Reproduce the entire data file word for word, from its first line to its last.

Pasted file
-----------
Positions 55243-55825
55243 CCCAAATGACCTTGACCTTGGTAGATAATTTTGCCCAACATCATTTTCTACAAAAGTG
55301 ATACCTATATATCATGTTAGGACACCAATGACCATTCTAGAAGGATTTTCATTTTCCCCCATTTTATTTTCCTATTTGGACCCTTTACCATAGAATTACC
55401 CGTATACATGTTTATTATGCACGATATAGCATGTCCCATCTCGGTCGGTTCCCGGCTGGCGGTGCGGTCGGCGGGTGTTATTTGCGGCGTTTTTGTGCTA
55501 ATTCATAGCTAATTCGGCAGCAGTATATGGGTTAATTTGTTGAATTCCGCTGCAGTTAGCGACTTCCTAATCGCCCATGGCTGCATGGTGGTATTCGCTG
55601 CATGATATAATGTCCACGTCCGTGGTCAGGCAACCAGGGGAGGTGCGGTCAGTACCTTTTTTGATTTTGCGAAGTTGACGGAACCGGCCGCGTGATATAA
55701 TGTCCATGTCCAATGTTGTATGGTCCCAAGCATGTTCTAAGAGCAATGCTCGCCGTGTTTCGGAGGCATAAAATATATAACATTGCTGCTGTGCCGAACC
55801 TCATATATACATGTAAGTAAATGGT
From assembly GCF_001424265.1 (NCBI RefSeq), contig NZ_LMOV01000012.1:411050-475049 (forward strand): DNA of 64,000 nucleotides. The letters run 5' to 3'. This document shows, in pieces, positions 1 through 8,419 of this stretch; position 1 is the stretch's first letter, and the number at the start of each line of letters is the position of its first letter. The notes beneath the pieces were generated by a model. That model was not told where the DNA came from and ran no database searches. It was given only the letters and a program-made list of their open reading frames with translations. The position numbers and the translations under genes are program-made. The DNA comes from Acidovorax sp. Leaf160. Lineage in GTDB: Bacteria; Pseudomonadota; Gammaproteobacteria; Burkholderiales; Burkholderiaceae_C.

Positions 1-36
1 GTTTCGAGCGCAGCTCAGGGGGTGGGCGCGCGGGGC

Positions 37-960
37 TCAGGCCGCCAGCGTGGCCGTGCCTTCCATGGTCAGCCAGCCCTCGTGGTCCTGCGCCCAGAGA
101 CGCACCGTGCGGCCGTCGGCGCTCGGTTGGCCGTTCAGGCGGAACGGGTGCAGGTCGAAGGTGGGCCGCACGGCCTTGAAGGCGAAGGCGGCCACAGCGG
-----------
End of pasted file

Positions 55243-55825
55243 CCCAAATGACCTTGACCTTGGTAGATAATTTTGCCCAACATCATTTTCTACAAAAGTG
55301 ATACCTATATATCATGTTAGGACACCAATGACCATTCTAGAAGGATTTTCATTTTCCCCCATTTTATTTTCCTATTTGGACCCTTTACCATAGAATTACC
55401 CGTATACATGTTTATTATGCACGATATAGCATGTCCCATCTCGGTCGGTTCCCGGCTGGCGGTGCGGTCGGCGGGTGTTATTTGCGGCGTTTTTGTGCTA
55501 ATTCATAGCTAATTCGGCAGCAGTATATGGGTTAATTTGTTGAATTCCGCTGCAGTTAGCGACTTCCTAATCGCCCATGGCTGCATGGTGGTATTCGCTG
55601 CATGATATAATGTCCACGTCCGTGGTCAGGCAACCAGGGGAGGTGCGGTCAGTACCTTTTTTGATTTTGCGAAGTTGACGGAACCGGCCGCGTGATATAA
55701 TGTCCATGTCCAATGTTGTATGGTCCCAAGCATGTTCTAAGAGCAATGCTCGCCGTGTTTCGGAGGCATAAAATATATAACATTGCTGCTGTGCCGAACC
55801 TCATATATACATGTAAGTAAATGGT
From assembly GCF_001424265.1 (NCBI RefSeq), contig NZ_LMOV01000012.1:411050-475049 (forward strand): DNA of 64,000 nucleotides. The letters run 5' to 3'. This document shows, in pieces, positions 1 through 8,419 of this stretch; position 1 is the stretch's first letter, and the number at the start of each line of letters is the position of its first letter. The notes beneath the pieces were generated by a model. That model was not told where the DNA came from and ran no database searches. It was given only the letters and a program-made list of their open reading frames with translations. The position numbers and the translations under genes are program-made. The DNA comes from Acidovorax sp. Leaf160. Lineage in GTDB: Bacteria; Pseudomonadota; Gammaproteobacteria; Burkholderiales; Burkholderiaceae_C.

Positions 1-36
1 GTTTCGAGCGCAGCTCAGGGGGTGGGCGCGCGGGGC

Positions 37-960
37 TCAGGCCGCCAGCGTGGCCGTGCCTTCCATGGTCAGCCAGCCCTCGTGGTCCTGCGCCCAGAGA
101 CGCACCGTGCGGCCGTCGGCGCTCGGTTGGCCGTTCAGGCGGAACGGGTGCAGGTCGAAGGTGGGCCGCACGGCCTTGAAGGCGAAGGCGGCCACAGCGG